Hope for Theaters
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Hope for Theaters

President of two arts organizations sees surge in membership during the pandemic.

One of the Working Title Playwrights’ public readings.
One of the Working Title Playwrights’ public readings.

Across America, theaters big and small have shut their doors due to COVID-19.

The future of the theater scene seems bleak. But two arts organizations, the Alliance for Jewish Theatre and Working Title Playwrights, have been bursting at the seams with new members during the pandemic.

Hank Kimmel, board president of the two organizations, is energizing them through an infusion of faith values, diversity and hope.

“To be honest, when I moved to Atlanta from New York during the 90s I thought it was the end of my theater activities. But it was really the beginning of them.”

In 2000, WTP unofficially started when Kimmel and a group of five people began meeting at various places, including the Emory University campus, to read and critique each other’s plays.

Meanwhile, Kimmel was still trying to gain a footing in his new hometown.

Hank Kimmel is board president of the Alliance for Jewish Theatre and the Working Title Playwrights.

“As I got more immersed in Atlanta life, I joined The Temple. I had never been affiliated with a synagogue or with organized religion, but discovering my Judaism helped me have a much deeper connection to the theater,” Kimmel said.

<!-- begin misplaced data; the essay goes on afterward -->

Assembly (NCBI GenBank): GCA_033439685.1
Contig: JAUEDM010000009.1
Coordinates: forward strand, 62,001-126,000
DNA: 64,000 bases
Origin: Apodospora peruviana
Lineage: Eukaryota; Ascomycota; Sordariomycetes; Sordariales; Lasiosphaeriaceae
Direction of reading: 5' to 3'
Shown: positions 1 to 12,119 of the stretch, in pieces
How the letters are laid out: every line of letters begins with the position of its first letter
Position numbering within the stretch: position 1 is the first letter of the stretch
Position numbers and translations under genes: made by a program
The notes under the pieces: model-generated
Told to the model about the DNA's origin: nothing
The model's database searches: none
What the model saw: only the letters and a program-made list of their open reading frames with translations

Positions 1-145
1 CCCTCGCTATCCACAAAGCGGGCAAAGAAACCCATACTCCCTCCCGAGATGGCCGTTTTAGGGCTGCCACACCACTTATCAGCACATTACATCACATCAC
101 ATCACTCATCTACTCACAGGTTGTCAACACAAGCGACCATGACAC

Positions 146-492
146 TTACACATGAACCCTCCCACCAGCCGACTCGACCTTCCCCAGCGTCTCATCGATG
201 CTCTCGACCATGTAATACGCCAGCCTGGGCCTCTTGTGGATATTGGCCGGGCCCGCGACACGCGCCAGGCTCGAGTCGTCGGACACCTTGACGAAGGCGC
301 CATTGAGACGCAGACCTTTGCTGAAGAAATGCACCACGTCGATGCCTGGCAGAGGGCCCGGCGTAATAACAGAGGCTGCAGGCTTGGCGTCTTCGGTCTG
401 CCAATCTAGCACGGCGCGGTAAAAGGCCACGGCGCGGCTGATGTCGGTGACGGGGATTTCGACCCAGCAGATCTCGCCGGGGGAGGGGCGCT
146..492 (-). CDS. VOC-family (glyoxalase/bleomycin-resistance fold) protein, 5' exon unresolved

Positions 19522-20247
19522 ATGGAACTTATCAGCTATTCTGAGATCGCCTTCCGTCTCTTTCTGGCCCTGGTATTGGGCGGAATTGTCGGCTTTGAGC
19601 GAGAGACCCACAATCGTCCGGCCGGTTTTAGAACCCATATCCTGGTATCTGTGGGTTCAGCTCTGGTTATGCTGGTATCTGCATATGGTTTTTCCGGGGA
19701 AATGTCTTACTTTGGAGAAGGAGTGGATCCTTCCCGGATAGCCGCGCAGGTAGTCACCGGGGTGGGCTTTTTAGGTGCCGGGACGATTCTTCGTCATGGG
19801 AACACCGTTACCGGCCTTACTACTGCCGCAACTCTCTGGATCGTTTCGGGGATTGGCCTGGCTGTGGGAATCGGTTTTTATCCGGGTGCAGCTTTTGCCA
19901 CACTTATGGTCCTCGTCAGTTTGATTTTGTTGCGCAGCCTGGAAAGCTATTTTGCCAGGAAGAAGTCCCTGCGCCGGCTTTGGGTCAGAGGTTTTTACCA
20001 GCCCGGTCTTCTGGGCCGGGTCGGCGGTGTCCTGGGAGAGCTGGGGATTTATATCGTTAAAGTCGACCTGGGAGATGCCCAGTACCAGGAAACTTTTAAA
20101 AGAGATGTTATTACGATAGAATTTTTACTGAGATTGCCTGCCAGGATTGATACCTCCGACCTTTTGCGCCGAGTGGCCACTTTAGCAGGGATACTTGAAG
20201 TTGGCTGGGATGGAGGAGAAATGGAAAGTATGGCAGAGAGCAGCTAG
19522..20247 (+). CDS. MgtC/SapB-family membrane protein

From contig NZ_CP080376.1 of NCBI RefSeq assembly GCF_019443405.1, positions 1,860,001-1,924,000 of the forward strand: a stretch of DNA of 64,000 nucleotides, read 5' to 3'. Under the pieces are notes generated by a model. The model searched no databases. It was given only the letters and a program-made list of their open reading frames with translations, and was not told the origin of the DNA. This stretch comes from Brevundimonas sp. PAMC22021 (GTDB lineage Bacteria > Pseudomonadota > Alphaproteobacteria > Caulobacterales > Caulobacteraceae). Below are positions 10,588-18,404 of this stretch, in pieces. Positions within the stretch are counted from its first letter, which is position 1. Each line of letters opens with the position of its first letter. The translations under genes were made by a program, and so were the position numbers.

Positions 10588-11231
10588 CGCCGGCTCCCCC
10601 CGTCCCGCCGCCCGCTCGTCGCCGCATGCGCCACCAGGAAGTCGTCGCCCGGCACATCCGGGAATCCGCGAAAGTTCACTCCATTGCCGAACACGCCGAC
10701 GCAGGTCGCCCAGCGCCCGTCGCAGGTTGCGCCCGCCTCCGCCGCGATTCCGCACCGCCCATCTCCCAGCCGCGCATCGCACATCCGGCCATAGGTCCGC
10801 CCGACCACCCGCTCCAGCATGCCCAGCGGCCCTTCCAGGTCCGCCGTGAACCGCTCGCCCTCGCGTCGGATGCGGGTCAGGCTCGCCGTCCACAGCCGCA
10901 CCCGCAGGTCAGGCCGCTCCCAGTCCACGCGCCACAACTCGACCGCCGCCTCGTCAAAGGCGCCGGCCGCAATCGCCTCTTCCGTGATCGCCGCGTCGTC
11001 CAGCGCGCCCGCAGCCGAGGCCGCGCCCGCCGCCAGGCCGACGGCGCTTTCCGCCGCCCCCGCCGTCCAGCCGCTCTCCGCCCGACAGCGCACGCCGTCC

For 14 years, Kimmel was the membership chair at The Temple, which has a long history of activism dating back to the times of Rabbi Jacob Rothschild and his friendship with Martin Luther King, Jr.

“I learned so much about running an effective nonprofit through just actively working in the synagogue and meeting great people and through believing in the tzedakah. All of it has made me a compassionate leader.”

One of the main tenets of tzedakah is service to the community, and Kimmel sees the arts organizations he helps lead as service communities in that members have access to the resources that help them craft powerful stories about life that resonate with the broader community.

As a local arts organization, WTP has gained momentum and built a strong reputation. It has over 200 artist members, offering playwriting classes, seminars and writing scholarships. One of the popular events is Monday Night Critique Sessions, which gives playwrights the opportunity to have their plays read aloud and critiqued by professional actors, playwrights and dramaturgs.

In 1979, the Alliance for Jewish Theatre began as a global arts organization comprised of theaters and theater artists to create, present and preserve traditional and non-traditional theater about the Jewish experience. To date, the Chicago-based AJT has over 200 participating artists and theaters.

Anti-racism training of the Alliance for Jewish Theatre led by Lindsey Newman of Be’chol Lashon.

“We just had our first virtual conference this year, and we had our highest attendance to date,” Kimmel said. AJT’s conference had award-winning speakers and playwrights including Mara Isaacs, Snehal Desai and Anna Ziegler. There were playwriting workshops, forums and anti-racism training.